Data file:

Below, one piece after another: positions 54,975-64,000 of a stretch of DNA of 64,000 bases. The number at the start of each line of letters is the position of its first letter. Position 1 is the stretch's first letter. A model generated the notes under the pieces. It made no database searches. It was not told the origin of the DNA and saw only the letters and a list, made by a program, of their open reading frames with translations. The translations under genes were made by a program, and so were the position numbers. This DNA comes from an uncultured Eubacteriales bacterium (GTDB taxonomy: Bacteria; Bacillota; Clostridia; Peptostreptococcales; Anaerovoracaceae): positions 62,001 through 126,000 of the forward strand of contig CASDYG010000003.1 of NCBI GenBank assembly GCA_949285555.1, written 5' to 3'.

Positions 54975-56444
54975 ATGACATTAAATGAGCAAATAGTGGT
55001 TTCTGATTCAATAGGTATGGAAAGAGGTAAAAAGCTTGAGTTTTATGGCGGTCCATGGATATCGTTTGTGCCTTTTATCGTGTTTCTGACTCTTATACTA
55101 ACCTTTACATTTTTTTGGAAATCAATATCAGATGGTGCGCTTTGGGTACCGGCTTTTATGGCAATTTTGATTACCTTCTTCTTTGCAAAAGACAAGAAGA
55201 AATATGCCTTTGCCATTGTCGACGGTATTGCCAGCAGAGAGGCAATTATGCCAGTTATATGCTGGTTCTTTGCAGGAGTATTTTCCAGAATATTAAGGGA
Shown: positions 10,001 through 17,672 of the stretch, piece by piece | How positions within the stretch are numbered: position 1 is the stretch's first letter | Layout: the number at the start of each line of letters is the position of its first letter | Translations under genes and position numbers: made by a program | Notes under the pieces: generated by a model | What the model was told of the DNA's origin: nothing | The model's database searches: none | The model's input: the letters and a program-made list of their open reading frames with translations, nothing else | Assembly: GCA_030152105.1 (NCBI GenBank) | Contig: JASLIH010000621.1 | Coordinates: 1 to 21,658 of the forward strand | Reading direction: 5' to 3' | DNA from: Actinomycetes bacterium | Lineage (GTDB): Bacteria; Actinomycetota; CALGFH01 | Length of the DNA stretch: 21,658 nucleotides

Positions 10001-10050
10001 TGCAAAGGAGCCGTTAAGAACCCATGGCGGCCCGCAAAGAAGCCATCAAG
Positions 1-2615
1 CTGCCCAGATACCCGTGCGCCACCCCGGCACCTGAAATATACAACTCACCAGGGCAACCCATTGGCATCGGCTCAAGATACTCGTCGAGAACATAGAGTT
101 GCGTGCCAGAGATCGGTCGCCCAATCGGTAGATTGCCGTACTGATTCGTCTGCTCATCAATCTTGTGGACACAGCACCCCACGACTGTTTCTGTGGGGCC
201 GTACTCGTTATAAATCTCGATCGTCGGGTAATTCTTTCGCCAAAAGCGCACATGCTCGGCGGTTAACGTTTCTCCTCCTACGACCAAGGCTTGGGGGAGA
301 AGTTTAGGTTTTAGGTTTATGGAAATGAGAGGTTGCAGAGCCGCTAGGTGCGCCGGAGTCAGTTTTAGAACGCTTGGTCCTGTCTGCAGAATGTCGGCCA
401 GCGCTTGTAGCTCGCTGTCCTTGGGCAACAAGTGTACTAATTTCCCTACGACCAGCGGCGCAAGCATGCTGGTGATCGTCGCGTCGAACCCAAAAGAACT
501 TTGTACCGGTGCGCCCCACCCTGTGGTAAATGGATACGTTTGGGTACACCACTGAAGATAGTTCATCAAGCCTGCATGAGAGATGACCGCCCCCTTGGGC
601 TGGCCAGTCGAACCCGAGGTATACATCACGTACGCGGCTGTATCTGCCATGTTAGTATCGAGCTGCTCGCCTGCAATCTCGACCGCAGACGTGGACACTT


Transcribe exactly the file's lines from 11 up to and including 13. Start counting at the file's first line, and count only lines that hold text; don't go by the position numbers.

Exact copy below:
1 CTGCCCAGATACCCGTGCGCCACCCCGGCACCTGAAATATACAACTCACCAGGGCAACCCATTGGCATCGGCTCAAGATACTCGTCGAGAACATAGAGTT
101 GCGTGCCAGAGATCGGTCGCCCAATCGGTAGATTGCCGTACTGATTCGTCTGCTCATCAATCTTGTGGACACAGCACCCCACGACTGTTTCTGTGGGGCC
201 GTACTCGTTATAAATCTCGATCGTCGGGTAATTCTTTCGCCAAAAGCGCACATGCTCGGCGGTTAACGTTTCTCCTCCTACGACCAAGGCTTGGGGGAGA